Freeze-Dried Formula May Block HIV Virus in Breast Milk
Could help prevent spread of disease in developing countries, study suggests
THURSDAY, July 2, 2008 (HealthDay News) -- In developing countries where breast-feeding is a necessity, and HIV is rampant, the risk of disease transmission through breast milk might be reduced if infants were first fed a freeze-dried formula full of good bacteria that could capture and potentially destroy the deadly virus.
But that hope is theoretical, because the formula hasn't been tested in humans. However, researchers from the University of Illinois at Chicago report that they are one giant step closer to that reality, because they have designed a method that allows the good bacteria to remain active, even without refrigeration.
"The one major challenge for infant products going to Africa or other poor regions is that they don't have refrigeration, so anything you send has to be heat-resistant," explained one of the researchers, Lin Tao, an associate professor in the department of oral biology at the University of Illinois at Chicago.
Tao presented the findings Thursday at the International Association for Dental Research annual meeting, in Toronto.
Lactobacillus is a bacterium normally found in the mouth. It's one of the good bacteria found in some dairy products, such as yogurt or kefir. Surprisingly, this common bacteria has the ability to "capture" the HIV virus.
"HIV, though quite deadly as a disease, as a virus is relatively weak, so it's not surprising to find out that lactobacillus can act against HIV and maybe prevent its incorporation into mammalian cells," said Dr. Marc Siegel, an associate professor at the New York University School of Medicine and the author of False Alarm: The Truth About the Epidemic of Fear.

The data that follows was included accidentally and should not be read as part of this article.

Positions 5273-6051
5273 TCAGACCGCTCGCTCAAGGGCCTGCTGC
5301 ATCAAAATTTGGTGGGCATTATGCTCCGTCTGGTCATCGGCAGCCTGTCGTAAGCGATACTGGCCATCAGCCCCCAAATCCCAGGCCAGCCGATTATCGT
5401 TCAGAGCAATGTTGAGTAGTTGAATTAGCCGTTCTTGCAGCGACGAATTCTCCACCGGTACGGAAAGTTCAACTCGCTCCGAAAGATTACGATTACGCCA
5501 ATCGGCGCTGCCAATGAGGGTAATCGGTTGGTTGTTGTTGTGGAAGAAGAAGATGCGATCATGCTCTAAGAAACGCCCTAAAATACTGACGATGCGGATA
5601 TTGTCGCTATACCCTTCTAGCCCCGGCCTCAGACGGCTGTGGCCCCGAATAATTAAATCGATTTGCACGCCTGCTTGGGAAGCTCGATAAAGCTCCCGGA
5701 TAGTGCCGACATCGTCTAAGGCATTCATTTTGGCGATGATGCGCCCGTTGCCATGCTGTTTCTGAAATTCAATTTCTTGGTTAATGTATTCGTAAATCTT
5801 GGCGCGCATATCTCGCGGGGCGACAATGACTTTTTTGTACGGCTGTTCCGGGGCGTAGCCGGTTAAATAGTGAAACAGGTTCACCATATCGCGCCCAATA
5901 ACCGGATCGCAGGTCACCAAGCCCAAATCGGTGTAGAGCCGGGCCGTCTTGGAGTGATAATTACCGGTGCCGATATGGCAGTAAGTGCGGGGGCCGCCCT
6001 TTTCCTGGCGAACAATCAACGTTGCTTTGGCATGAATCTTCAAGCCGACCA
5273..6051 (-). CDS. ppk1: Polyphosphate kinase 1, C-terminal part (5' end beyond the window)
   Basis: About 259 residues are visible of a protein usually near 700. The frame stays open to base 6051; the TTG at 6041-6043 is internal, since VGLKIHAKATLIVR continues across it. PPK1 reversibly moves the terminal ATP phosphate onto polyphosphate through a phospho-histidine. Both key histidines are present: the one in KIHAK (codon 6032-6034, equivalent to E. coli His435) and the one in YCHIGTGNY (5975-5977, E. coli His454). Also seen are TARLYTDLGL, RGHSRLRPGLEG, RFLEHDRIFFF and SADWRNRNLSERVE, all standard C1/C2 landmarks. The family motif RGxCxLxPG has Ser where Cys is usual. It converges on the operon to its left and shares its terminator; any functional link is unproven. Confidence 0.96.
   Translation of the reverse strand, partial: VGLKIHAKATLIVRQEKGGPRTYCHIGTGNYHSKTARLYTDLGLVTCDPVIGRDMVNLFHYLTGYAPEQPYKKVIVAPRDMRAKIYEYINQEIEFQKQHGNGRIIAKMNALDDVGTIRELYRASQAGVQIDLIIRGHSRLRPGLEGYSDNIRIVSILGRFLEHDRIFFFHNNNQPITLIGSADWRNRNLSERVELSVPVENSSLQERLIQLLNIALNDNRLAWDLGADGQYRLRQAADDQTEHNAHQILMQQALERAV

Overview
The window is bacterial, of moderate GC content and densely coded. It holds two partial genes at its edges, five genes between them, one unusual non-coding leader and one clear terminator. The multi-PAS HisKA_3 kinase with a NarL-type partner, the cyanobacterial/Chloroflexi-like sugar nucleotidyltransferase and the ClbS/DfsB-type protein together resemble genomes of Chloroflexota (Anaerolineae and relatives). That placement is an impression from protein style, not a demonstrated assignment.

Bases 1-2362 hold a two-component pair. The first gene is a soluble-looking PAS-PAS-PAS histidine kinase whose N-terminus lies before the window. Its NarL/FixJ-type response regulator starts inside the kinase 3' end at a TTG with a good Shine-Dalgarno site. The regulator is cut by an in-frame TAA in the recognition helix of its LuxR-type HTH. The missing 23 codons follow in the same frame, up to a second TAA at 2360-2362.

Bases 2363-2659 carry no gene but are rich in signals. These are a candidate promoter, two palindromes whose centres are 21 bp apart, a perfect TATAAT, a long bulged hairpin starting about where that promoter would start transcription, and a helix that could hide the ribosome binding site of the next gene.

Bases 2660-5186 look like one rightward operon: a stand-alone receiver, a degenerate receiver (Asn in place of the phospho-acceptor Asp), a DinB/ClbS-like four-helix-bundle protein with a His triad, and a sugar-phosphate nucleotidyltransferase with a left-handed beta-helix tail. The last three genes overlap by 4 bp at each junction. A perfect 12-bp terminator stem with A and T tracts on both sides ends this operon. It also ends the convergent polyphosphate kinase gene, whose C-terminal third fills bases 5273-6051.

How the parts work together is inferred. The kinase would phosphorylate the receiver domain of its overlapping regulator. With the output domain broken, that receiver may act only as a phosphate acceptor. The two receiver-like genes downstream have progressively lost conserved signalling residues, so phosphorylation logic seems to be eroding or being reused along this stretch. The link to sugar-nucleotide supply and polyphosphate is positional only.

Tao and his colleague, Dr. R. Chang from Lavax, of Palatine, Ill., developed the new freeze-drying method for maintaining lactobacilli in a hot environment, and in the current study, they tested the new method at different temperatures to ensure that the lactobacilli remained viable.
Now that they've shown a method for keeping the bacteria alive in heat, the researchers have to decide the most effective product to use. Infant formula is an obvious candidate, or possibly a type of lollipop that an infant could suck on, Tao said.
Once the lactobacilli are ingested, the bacteria will colonize the infants' GI tract, and as long as they are fed milk, the bacteria will remain alive and able to capture HIV, said Tao.
"This study provides hope for the prevention of HIV. So far, all of the AIDS vaccines have failed in clinical trials, but this shows that there are alternatives. There are ways to conquer this virus," said Tao, who said the next step is to secure additional funding for further research.
"The notion of using probiotics to protect infants against HIV-positive breast milk is a novel, promising and interesting notion that bears further study," said Siegel.
To learn more about HIV infection in babies and children, visit the National Institute of Allergy and Infectious Diseases.